In many ways, nonprofit corporations are run much like other businesses. Charity organizations with larger operations would be expected to have a larger staff, although…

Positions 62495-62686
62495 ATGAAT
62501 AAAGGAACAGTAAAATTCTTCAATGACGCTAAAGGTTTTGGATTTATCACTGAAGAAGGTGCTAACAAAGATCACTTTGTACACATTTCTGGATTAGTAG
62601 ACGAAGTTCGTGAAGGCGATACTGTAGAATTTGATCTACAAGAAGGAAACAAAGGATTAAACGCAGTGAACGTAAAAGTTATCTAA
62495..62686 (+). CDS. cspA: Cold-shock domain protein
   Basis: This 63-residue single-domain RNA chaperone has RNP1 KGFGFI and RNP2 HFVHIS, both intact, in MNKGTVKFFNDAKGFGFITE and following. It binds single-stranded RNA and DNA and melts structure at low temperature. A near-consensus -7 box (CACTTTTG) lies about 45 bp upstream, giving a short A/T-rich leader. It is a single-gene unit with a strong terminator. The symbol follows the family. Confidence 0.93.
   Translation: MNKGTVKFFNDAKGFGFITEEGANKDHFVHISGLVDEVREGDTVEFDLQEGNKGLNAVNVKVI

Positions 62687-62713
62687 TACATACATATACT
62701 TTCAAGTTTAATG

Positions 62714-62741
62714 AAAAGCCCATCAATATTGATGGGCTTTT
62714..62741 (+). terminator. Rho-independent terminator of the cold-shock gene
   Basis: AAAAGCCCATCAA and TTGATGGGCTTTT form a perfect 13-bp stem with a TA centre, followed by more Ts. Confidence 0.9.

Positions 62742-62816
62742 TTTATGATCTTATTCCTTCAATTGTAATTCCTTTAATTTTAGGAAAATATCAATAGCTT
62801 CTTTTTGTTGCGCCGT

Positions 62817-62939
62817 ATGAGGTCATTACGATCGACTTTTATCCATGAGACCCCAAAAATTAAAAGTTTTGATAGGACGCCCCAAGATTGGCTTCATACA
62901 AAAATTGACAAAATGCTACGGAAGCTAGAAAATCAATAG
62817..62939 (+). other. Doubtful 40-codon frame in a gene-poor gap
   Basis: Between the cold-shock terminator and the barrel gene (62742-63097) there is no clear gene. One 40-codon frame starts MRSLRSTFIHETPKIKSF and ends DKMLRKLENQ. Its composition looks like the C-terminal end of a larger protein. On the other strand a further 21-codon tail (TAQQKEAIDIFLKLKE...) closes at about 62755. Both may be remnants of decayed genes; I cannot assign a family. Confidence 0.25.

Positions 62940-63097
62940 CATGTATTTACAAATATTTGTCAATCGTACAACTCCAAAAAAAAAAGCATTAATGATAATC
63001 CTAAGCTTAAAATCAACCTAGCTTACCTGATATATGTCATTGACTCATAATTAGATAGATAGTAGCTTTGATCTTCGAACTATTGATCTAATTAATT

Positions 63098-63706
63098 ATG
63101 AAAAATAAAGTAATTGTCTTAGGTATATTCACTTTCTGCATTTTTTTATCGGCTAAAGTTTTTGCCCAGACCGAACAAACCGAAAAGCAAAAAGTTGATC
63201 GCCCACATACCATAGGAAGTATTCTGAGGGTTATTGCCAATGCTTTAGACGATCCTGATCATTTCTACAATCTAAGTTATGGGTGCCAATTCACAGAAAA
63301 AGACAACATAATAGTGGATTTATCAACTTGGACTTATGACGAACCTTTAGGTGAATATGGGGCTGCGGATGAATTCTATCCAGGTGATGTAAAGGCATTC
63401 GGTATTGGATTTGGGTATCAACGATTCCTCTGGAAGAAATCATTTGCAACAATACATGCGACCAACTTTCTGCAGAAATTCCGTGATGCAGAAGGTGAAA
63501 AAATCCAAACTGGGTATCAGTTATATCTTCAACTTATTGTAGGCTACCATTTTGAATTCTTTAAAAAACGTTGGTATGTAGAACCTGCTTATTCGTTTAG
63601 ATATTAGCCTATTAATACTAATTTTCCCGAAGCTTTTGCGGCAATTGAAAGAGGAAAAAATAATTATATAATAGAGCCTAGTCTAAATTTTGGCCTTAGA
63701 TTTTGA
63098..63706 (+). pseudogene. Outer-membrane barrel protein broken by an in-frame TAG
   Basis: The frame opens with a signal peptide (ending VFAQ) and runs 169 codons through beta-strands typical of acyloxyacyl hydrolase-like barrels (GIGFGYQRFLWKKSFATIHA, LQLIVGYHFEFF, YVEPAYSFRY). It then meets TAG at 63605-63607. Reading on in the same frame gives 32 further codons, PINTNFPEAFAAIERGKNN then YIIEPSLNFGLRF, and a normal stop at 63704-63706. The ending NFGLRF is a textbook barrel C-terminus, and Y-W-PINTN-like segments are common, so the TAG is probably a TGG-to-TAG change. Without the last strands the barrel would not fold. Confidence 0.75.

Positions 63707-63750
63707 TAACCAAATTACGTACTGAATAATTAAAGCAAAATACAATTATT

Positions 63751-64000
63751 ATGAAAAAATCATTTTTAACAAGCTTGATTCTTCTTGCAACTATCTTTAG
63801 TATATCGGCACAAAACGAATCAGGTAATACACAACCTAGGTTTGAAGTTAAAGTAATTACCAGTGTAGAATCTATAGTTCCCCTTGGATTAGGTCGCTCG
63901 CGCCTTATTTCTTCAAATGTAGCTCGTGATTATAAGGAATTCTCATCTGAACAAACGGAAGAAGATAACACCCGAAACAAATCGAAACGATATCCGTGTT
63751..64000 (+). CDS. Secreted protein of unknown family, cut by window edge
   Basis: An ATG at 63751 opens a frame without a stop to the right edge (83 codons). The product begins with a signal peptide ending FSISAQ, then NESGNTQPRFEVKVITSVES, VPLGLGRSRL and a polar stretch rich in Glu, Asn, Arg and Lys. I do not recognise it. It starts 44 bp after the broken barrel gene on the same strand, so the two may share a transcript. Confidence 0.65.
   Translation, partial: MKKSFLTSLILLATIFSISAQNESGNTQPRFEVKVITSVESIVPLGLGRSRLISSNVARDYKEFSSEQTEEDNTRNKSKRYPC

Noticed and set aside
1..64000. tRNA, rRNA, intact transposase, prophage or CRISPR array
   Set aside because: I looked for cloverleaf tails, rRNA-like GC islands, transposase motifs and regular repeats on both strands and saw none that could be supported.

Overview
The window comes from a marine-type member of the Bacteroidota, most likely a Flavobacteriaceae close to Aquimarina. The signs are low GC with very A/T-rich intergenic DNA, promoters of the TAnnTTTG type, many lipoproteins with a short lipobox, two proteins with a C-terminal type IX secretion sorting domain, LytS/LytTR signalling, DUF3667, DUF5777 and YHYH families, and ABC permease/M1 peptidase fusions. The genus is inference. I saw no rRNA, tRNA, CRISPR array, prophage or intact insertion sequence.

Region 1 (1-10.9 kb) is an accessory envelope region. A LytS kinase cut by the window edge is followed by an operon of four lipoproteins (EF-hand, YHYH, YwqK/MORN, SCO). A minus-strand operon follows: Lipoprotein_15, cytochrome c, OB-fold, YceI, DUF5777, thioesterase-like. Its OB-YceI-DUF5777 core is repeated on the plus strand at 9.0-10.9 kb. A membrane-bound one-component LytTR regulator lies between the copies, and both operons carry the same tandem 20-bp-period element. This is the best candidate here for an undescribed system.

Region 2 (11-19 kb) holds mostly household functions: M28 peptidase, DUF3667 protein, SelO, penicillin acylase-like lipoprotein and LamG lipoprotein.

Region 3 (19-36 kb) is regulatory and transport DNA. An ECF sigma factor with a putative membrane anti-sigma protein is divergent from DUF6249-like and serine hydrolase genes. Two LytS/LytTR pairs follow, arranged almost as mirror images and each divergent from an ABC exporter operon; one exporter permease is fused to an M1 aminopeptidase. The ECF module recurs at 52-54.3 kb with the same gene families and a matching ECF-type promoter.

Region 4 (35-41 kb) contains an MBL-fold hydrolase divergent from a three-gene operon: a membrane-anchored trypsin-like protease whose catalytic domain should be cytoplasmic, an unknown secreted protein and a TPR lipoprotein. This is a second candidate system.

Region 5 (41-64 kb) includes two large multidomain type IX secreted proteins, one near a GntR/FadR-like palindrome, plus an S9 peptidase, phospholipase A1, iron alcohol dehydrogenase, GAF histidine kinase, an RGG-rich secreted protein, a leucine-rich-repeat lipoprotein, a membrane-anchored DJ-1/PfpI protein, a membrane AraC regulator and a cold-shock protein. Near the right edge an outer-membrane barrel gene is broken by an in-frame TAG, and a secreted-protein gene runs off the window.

In many ways, nonprofit corporations are run much like other businesses. Charity organizations with larger operations would be expected to have a larger staff, although some have more overhead than others. Table 12.5.11 shows the number of paid staff members of charity organizations as well as the amounts of money (in millions of dollars) raised from public donations, government payments, and other sources of income. a. Find the regression equation to predict staff levels from the contributions of each type for these charities. (You will probably need to use a computer for this.) b. How many additional paid staff members would you expect to see, on average, working for a charity that receives $5 million more from public donations than another charity (all else equal)? c. To within approximately how many people can the regression equation predict the staffing levels of these charities from their revenue figures? d. Find the predicted staffing level and its residual for the American Red Cross. e. What is the result of the F test? What does it tell you? f. Does revenue from public donations have a significant impact on staffing level, holding other revenues fixed? How do you know?